Not only is equipment and property damaged when the tanker pulls away from the gangway, but personnel is also at risk for injury or even death. The OSHA 1910.28 standard requires fall protection devices such as a guardrail, safety net, or personal fall protection systems to be in use if an employee could fall more than 4 feet or more from an opening. While most gangways or loading platforms meet this standard by using guardrails, accidents can still occur.

In addition, it is common for tanker trucks to carry flammable or corrosive liquids which makes the safe loading/unloading of this material imperative for both the personnel and facility. OSHA states, “Truck or rail tank car loading or the unloading of flammable/combustible liquids is one of the most hazardous operations likely to be undertaken at any manufacturing or storage facility.”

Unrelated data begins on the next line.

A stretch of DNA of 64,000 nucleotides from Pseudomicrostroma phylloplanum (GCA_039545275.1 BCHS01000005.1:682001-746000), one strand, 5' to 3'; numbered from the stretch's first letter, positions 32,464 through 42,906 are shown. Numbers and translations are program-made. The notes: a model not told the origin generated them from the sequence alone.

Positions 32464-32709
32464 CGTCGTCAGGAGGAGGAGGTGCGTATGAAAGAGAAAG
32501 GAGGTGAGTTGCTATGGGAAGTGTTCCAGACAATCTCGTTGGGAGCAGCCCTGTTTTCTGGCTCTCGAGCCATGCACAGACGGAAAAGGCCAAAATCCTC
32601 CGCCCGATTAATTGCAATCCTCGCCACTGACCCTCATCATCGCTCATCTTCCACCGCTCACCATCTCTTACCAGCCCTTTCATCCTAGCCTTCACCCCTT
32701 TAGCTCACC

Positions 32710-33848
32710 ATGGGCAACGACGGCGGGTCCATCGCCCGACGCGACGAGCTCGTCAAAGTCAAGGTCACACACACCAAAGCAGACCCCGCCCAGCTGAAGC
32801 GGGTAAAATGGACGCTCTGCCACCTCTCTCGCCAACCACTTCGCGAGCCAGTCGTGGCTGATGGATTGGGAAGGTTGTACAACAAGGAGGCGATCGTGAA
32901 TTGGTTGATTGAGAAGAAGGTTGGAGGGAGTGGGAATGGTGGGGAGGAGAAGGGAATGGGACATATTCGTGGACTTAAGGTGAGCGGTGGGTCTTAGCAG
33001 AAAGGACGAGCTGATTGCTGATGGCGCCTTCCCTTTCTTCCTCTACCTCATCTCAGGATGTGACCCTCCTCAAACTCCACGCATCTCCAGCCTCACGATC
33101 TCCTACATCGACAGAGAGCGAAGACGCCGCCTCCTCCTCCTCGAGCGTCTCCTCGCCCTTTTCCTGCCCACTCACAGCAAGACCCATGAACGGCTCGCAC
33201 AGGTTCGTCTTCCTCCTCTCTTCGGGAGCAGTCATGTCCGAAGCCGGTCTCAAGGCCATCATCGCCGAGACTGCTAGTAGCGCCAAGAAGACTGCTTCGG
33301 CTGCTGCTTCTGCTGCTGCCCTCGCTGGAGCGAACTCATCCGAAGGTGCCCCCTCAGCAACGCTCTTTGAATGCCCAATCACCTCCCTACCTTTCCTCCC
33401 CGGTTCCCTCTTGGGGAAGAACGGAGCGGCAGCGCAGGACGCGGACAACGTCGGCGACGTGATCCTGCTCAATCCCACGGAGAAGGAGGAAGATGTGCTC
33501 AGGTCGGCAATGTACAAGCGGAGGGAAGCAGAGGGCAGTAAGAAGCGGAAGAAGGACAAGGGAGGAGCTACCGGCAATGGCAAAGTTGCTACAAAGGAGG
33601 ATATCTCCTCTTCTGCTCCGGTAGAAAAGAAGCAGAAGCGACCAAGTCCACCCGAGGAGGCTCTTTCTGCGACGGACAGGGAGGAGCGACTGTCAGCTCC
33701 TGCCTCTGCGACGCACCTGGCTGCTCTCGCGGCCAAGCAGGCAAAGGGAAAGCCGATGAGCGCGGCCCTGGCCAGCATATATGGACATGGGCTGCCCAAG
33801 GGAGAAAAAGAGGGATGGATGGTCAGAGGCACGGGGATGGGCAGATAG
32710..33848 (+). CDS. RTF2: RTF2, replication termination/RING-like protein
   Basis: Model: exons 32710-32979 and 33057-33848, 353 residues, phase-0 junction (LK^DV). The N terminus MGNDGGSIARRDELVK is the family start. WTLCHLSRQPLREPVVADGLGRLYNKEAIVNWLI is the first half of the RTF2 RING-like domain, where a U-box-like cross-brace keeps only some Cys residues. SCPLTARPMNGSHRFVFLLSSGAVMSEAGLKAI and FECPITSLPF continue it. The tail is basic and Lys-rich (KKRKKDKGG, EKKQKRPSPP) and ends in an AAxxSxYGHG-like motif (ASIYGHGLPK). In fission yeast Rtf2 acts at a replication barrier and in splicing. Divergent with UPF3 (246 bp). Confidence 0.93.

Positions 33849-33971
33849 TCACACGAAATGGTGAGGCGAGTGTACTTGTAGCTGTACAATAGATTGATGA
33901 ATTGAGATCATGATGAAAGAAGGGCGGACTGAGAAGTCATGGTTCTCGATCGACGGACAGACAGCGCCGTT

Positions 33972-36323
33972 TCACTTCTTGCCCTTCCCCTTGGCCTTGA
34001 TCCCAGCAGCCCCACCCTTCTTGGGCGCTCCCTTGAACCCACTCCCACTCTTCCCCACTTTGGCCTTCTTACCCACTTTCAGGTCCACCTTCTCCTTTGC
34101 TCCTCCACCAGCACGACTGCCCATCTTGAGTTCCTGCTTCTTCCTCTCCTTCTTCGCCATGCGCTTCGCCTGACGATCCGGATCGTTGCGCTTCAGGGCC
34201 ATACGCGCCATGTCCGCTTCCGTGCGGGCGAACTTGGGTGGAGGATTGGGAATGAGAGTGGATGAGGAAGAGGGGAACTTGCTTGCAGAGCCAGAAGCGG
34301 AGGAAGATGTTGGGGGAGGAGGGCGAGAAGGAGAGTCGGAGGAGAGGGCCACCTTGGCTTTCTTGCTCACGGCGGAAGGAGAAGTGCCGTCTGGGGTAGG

Solution

To mitigate these risks, the tanker truck needs to be prevented from departing from the gangway before loading or unloading is complete. The Salvo Loading Dock Safety System is a robust solution that prevents early departures from occurring. The system forces a sequential process to be followed that ensures the tankers are locked out before personnel can access the gangway to begin their loading/ unloading procedure.